Posts in the ‘Land’ Category

6 Ways to Control Weeds and Cane Grass Without Chemicals.

Spraying weeds is an ongoing event. The chemicals being sold are of questionable safety and effectiveness.  The weeds get all frizzled up and appear dead for a short time and then before you know it – they’re back. These chemicals cost a lot of money and depending on who you ask many answers will be given in regards to their effect on humans and the environment. The ‘Ohi’a forest is being affected by fungus that is causing large numbers of trees to die. it is unknown what roll landscape chemicals play in this event. Here are a few chemical free ways to keep weeds and cane grass under control while ensuring that the garden is a safe place for the keiki (children) and pets to play.

1. Bamboo leaves as mulch –
Bamboo leaves make an excellent weed barrier, not much other than bamboo will find its way up through a good thick layer of bamboo leaves. Also, bamboo leaves allow water to pass through, while preventing evaporation, allowing moisture to remain in the soil longer.

2. Old fashioned weed pulling by hand –
Pull the weeds by hand. It is very meditative and effective. Weeds can be composted adding more organic matter to the soil, great for the earthworms; healthy earthworms = healthy soil.

3. Hire a few chickens – 
Not only will chickens remove every weed in your yard and your neighbors yard, they will thank you by giving you eggs. Chicken weed removal crews are great multi-taskers.  While scratching up weeds these feathered exterminators are eating up your less desired bugs, you know the ones; the roaches, grubs and centipedes. Chickens are intelligent enough to know not to mess with the bees. Chickens can’t catch dragonflies. They will try to chase down a butterfly though and it is hilarious.  Got a centipede problem, get chickens. Centipedes are a delicacy to chickens. The birds will actually work as a team taking turns pecking at the centipede until it is dead, then one lucky lady will run off with her prize. Thus lessening the chances for centipede pinches while taking care of the garden.  However, you will need to put a fence around anything you do not want the chickens to destroy.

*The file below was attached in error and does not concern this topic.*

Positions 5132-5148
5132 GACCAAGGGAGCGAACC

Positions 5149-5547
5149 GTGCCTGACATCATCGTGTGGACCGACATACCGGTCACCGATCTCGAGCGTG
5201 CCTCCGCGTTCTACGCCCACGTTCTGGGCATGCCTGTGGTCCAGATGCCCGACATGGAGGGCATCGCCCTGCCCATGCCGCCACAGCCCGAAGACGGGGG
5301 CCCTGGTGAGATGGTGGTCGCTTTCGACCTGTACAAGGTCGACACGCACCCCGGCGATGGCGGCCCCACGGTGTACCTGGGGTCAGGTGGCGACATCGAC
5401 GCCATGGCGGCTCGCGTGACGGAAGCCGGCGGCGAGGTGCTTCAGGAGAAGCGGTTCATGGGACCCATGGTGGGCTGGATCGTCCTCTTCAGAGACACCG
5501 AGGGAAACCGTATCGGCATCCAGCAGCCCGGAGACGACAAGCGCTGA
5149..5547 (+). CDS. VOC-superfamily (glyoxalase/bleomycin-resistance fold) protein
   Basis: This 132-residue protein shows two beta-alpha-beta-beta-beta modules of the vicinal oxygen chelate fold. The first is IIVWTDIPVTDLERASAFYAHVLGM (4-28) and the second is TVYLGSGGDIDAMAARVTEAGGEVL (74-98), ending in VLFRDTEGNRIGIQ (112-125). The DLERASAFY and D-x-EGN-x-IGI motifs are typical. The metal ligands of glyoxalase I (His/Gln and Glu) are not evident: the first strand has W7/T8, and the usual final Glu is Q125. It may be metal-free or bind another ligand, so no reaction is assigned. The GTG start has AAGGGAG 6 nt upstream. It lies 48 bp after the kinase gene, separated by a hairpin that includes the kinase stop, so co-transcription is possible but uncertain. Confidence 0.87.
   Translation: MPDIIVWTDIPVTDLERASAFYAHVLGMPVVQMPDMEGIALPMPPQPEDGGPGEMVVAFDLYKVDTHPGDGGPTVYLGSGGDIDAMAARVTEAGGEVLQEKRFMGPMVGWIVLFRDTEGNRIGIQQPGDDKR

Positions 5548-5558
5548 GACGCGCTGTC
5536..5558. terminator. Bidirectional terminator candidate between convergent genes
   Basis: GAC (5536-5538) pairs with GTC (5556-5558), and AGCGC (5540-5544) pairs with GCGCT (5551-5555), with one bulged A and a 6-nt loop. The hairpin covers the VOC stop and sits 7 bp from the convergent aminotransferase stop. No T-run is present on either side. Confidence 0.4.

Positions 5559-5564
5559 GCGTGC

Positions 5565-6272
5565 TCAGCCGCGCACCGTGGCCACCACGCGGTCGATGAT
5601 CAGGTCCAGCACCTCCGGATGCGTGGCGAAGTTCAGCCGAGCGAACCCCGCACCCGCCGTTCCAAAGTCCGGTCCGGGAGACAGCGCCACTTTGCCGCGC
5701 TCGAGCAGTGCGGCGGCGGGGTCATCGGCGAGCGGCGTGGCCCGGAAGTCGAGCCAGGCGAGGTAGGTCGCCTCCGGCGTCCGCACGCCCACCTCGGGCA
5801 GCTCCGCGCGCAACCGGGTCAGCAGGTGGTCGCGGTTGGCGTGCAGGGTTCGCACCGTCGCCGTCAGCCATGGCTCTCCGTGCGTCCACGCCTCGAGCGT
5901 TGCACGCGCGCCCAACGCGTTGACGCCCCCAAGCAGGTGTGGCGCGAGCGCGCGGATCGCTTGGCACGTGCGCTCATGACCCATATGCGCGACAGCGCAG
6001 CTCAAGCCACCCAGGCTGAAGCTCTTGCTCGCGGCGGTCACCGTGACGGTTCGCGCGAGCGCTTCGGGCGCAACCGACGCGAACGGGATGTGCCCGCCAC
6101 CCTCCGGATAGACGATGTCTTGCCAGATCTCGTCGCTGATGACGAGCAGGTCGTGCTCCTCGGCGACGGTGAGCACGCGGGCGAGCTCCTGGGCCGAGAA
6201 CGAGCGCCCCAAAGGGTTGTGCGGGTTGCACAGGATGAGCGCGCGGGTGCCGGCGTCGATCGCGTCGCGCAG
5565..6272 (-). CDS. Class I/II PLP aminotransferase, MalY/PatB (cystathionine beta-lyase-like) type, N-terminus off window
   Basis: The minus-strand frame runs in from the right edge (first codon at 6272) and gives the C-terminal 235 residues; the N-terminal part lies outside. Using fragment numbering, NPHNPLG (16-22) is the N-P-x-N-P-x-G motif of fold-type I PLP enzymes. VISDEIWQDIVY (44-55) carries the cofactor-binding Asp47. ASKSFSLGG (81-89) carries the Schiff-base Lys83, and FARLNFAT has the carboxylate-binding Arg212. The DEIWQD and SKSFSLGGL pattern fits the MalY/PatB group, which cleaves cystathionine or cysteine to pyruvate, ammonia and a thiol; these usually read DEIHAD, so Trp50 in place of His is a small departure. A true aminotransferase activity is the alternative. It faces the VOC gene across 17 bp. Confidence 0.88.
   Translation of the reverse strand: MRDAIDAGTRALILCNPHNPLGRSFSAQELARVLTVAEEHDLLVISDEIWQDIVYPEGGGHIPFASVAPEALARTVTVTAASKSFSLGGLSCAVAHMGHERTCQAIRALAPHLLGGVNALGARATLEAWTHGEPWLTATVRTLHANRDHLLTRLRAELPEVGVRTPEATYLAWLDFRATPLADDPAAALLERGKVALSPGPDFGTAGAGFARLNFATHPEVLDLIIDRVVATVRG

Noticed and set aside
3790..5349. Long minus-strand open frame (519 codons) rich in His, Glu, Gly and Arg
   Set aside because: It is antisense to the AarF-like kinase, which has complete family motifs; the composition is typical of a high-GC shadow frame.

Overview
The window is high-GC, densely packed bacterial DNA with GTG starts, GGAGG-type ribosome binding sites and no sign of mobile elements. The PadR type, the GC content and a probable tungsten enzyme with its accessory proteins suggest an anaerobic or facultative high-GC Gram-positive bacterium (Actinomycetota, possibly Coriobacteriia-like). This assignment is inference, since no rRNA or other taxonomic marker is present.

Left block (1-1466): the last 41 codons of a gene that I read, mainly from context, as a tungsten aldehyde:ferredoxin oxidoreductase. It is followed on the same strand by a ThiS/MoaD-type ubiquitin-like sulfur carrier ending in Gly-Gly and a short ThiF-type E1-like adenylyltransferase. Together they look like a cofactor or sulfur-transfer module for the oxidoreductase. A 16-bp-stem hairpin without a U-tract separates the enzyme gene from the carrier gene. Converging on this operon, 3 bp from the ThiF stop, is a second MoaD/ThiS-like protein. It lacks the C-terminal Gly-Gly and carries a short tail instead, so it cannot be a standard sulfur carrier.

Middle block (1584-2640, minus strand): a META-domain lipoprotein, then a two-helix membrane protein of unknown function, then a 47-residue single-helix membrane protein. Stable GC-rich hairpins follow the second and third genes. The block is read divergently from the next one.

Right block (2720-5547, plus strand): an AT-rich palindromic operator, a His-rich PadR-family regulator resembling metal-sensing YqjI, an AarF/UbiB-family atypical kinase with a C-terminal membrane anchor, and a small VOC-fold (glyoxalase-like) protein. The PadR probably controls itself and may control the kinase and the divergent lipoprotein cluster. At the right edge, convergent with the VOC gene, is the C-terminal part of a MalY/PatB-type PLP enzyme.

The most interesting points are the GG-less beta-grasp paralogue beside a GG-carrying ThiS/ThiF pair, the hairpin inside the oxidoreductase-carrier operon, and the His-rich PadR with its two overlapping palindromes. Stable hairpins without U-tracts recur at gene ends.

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What We Can Do to Protect the ʻŌhiʻa Trees

10 ways to help protect the MauiʻŌhiʻa from Rapid ʻŌhiʻa Death:

If you haven’t heard about the ʻŌhiʻa forest being at risk, you are just in time. RapidʻŌhiʻa Death is threatening the life of the Hawaiian forest.  The ʻŌhiʻa trees that make up the largest part of the forest are a keystone species. Keystone species are the backbone of  an ecosystem, if the keystone species of any given ecosystem were to disappear that ecosystem would be affected greatly or even collapse entirely.  Take the honey bee for example, another keystone species, no honey bee = no food. It doesn’t get more straight forward than that. One does not have to be a scientist to recognize this relationship between bees and food.

The high reaching treetops of ʻŌhiʻa forest gather rain and moisture from the air directing much needed water to the islands aquifer. These beautiful trees also provide a canopy for other plants and countless creatures. The flowers give sweet nectar to bird, bees and other pollinators. We must all do our part to save these trees and the environment they support. Here are a few ways you can help.

 

1. Avoid injuring ʻōhiʻa.
The fungus can easily make its way into the tree through cuts in the bark. When using a weed-eater around the base or tree do not allow the whips to come in contact with the trunk, as girdling trees make them susceptible to illness. A sure way to kill any tree is to cut the bark all the way around it. Read more »